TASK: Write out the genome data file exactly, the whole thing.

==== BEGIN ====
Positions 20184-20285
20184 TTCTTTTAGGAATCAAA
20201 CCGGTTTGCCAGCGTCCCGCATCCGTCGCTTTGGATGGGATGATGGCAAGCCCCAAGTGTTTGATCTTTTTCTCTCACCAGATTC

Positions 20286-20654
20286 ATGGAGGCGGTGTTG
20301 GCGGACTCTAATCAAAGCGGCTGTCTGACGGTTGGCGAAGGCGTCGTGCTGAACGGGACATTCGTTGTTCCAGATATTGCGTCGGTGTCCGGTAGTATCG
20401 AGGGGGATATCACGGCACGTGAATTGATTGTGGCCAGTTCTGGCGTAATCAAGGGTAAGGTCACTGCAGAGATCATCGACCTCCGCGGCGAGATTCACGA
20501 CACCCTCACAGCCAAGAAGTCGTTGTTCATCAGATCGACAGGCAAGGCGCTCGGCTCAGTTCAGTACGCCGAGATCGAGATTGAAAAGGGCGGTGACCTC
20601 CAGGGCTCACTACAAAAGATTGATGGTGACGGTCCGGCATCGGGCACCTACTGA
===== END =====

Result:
Positions 20184-20285
20184 TTCTTTTAGGAATCAAA
20201 CCGGTTTGCCAGCGTCCCGCATCCGTCGCTTTGGATGGGATGATGGCAAGCCCCAAGTGTTTGATCTTTTTCTCTCACCAGATTC

Positions 20286-20654
20286 ATGGAGGCGGTGTTG
20301 GCGGACTCTAATCAAAGCGGCTGTCTGACGGTTGGCGAAGGCGTCGTGCTGAACGGGACATTCGTTGTTCCAGATATTGCGTCGGTGTCCGGTAGTATCG
20401 AGGGGGATATCACGGCACGTGAATTGATTGTGGCCAGTTCTGGCGTAATCAAGGGTAAGGTCACTGCAGAGATCATCGACCTCCGCGGCGAGATTCACGA
20501 CACCCTCACAGCCAAGAAGTCGTTGTTCATCAGATCGACAGGCAAGGCGCTCGGCTCAGTTCAGTACGCCGAGATCGAGATTGAAAAGGGCGGTGACCTC
20601 CAGGGCTCACTACAAAAGATTGATGGTGACGGTCCGGCATCGGGCACCTACTGA